AMERICANAFEST 2016: A Roots Radio Tip Sheet

The Americana Music Association Festival and Conference was a steady-state affair for industry insiders during its first decade, but in recent years the convention has grown and changed like the Nashville skyline. The 17th edition of the event launches at the Sheraton Downtown Hotel on Tuesday morning and spreads its musical tendrils across more than a dozen venues until Sunday night. The Association reports that in 2006, Americana showcased just over 50 bands for an audience of about 400 registered attendees. This week, more than 300 artists will perform for an anticipated 20,000 conferees and fans. Meanwhile, the musical format - which broadly encompass folk, traditional country, blues, bluegrass, soul, gospel and R&B - has seen robust growth itself with breakouts and breakthroughs by artists such as Chris Stapleton, St. Paul & The Broken Bones, Kacey Musgraves, Nathaniel Rateliff, The Lumineers and Lake Street Dive.



There are more artists and events than one person could see and far too many for a comprehensive guide here, so we turned to our Roots Radio music mavens for their recommendations. They pointed to the following shows as the ones they’d hate to miss.


The Lumineers at Ascend Amphitheater – 7 p.m.

This Denver-based trio is one of the bigger names in the Americana Format (remember “Ho Hey”?). Their wild energy and songs from their new, top-selling album “Cleopatra” will grace Nashville’s biggest downtown outdoor venue on Tuesday night, with a repeat performance Thursday. Opening are Rayland Baxter and Borns.

Billy Strings at The Basement – 9 p.m.

This outrageously gifted acoustic guitarist is finding his own way to update old bluegrass tradition, much as he blends tattoos with old-school sartorial style. The Lansing, MI native came up touring as a duo with mandolinist Don Julian.

Colvin & Earle at City Winery – 10 p.m.

Folk singing icons Shawn Colvin (an Americana Lifetime Achievement Award winner this year) and Steve Earle became friends and mutual fans decades ago. Now they’re finally recording and touring together -- a musical partnering that fans won’t want to miss.



Dwight Yoakam interviewed at the Country Music Hall of Fame and Museum - 2 p.m.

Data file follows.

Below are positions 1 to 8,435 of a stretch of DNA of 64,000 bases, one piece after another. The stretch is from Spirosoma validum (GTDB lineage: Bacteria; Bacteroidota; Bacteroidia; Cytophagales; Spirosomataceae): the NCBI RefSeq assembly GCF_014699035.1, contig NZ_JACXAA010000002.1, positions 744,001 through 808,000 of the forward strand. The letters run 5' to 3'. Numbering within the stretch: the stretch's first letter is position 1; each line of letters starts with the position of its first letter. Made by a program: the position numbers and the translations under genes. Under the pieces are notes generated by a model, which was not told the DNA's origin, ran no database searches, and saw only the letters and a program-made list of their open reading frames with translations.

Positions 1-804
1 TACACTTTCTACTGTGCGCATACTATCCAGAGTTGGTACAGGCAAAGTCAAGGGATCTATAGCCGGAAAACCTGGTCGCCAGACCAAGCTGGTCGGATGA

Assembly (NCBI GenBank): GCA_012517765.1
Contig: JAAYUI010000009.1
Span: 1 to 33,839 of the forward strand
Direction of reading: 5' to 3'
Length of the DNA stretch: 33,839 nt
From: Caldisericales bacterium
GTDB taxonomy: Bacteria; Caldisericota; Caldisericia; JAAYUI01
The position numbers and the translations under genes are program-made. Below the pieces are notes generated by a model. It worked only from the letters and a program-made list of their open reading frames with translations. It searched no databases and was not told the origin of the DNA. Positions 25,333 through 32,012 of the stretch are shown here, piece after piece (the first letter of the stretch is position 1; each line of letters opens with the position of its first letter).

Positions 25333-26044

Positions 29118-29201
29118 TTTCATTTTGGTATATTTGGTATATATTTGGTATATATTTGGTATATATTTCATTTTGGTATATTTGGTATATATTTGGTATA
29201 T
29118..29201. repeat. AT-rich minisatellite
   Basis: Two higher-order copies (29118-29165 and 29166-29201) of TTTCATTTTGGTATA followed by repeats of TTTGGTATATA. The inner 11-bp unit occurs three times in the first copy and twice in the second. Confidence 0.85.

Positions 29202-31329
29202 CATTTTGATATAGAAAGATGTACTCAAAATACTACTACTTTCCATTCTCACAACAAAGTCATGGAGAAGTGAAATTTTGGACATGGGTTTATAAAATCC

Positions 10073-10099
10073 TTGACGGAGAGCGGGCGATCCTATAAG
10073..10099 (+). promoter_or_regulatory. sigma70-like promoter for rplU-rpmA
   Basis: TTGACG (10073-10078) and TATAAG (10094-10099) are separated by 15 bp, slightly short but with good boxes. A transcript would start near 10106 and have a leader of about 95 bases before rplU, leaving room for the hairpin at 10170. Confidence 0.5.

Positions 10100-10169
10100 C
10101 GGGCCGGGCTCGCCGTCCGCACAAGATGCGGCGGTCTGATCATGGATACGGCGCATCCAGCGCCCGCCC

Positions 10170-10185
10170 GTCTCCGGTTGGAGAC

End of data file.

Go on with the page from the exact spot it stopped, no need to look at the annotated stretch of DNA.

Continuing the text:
With decades of experience and a brand new album to drop soon, this beloved Country legend surely has a lot to say. Open to the public with museum attendance. Seating is limited.

Americana Honors & Awards Watch Party at the Family Wash - 6:30 p.m.

If you got sold out of the awards at the Ryman, then gather for the next best thing - a live stream on the screen at the Family Wash in East Nashville. The epic annual event features appearances this year by George Strait, Bonnie Raitt, Bob Weir and Alison Krauss. 

Cedric Burnside Project at the Highwatt - 10 p.m.

Inheritor of the Mississippi Hill Country Blues tradition, Burnside comes from the origin point of a sound that inspired those famous, monochromatically named duos the Black Keys and the White Stripes. Burnside is a drummer and singer of the highest and deepest order.

James McMurtry at City Winery - 11 p.m.

The son of Texas novelist Larry McMurtry, this artist is hailed as one of the best and most courageous songwriters to ever come from that blessed songwriting state. He’s on a roll with attention to his latest album Complicated Game.  



Del McCoury Band plays Woody Guthrie at the Country Music Hall of Fame & Museum - 12 p.m.

Listen as the lyrics of America’s greatest folk poet and agitator are reconstructed by the greatest living legend of bluegrass and his family band. Del and the boys play later at Music City Roots as well. Open to the public with museum admission.

Billy Bragg and Joe Henry at Union Station Hotel - 6 p.m.